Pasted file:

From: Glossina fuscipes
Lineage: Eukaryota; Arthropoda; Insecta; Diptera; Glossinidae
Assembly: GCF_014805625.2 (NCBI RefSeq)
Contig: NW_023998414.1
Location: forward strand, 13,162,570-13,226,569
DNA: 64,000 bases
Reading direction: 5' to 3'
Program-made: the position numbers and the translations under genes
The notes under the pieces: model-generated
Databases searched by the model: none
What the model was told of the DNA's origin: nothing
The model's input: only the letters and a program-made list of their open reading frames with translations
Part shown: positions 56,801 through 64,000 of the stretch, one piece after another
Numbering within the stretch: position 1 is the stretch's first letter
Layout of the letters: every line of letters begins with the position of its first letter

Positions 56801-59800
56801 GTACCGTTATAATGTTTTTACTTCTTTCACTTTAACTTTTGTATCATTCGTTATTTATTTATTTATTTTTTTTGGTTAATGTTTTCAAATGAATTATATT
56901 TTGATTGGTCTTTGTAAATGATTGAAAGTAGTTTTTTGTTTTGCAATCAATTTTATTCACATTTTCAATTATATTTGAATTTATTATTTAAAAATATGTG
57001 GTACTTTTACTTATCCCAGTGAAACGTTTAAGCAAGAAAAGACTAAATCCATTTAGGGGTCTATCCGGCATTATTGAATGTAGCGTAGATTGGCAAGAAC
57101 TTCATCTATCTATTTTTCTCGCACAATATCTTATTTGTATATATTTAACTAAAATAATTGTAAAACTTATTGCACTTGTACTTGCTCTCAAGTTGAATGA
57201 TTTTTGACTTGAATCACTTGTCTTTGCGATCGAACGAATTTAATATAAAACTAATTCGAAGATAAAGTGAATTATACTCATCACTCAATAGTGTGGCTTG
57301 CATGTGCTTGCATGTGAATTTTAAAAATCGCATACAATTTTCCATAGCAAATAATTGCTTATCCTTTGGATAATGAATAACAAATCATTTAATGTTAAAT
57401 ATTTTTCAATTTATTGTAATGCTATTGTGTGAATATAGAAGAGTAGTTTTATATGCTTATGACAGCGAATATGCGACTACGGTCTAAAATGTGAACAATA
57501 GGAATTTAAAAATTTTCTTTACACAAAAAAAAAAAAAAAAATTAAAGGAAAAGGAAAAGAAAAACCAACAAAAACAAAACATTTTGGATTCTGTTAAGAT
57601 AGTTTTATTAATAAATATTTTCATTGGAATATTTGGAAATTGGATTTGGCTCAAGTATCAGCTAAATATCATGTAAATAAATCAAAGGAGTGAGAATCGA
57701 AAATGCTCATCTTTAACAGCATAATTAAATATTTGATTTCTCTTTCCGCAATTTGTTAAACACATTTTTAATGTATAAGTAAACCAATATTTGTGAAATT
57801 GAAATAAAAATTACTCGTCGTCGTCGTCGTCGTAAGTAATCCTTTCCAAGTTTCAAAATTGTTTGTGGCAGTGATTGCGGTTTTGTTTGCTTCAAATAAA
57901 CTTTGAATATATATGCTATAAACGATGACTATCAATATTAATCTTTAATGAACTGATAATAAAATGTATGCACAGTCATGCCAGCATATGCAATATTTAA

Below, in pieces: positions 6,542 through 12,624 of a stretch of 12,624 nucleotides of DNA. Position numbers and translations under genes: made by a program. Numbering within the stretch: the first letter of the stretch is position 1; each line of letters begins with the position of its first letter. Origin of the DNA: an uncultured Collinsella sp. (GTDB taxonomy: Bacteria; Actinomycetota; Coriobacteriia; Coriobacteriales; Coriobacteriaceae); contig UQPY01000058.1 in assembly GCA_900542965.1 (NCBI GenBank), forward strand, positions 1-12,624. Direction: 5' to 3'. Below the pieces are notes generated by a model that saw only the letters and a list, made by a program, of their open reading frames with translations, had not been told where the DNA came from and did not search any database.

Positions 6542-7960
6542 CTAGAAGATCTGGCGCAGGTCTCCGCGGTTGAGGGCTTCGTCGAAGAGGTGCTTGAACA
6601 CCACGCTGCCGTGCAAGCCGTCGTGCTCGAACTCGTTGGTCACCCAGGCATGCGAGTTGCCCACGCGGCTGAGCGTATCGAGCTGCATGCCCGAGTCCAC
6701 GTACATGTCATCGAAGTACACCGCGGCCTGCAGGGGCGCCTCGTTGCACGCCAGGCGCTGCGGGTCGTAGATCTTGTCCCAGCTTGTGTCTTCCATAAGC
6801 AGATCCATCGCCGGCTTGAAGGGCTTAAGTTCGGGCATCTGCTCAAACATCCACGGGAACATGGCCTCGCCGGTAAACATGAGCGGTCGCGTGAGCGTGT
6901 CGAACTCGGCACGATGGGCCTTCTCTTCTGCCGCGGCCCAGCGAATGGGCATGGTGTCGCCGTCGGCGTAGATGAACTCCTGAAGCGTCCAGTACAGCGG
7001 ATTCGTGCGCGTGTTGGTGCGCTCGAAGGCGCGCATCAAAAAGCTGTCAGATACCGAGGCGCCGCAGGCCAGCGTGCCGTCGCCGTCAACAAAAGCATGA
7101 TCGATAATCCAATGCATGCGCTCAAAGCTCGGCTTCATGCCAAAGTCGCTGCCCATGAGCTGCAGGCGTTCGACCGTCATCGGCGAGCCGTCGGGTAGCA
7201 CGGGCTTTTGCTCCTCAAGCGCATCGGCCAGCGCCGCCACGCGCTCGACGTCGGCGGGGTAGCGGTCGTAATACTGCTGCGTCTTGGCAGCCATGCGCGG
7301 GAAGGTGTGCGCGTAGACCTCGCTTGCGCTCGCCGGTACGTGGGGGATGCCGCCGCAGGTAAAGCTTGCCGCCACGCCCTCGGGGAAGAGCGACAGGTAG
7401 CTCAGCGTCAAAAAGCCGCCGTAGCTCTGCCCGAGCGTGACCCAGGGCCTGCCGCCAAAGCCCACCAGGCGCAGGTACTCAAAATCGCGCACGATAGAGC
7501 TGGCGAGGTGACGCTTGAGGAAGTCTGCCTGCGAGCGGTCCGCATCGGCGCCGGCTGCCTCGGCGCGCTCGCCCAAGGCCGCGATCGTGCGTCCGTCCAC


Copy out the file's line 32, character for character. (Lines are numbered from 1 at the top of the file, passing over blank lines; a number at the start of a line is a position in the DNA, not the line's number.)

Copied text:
6601 CCACGCTGCCGTGCAAGCCGTCGTGCTCGAACTCGTTGGTCACCCAGGCATGCGAGTTGCCCACGCGGCTGAGCGTATCGAGCTGCATGCCCGAGTCCAC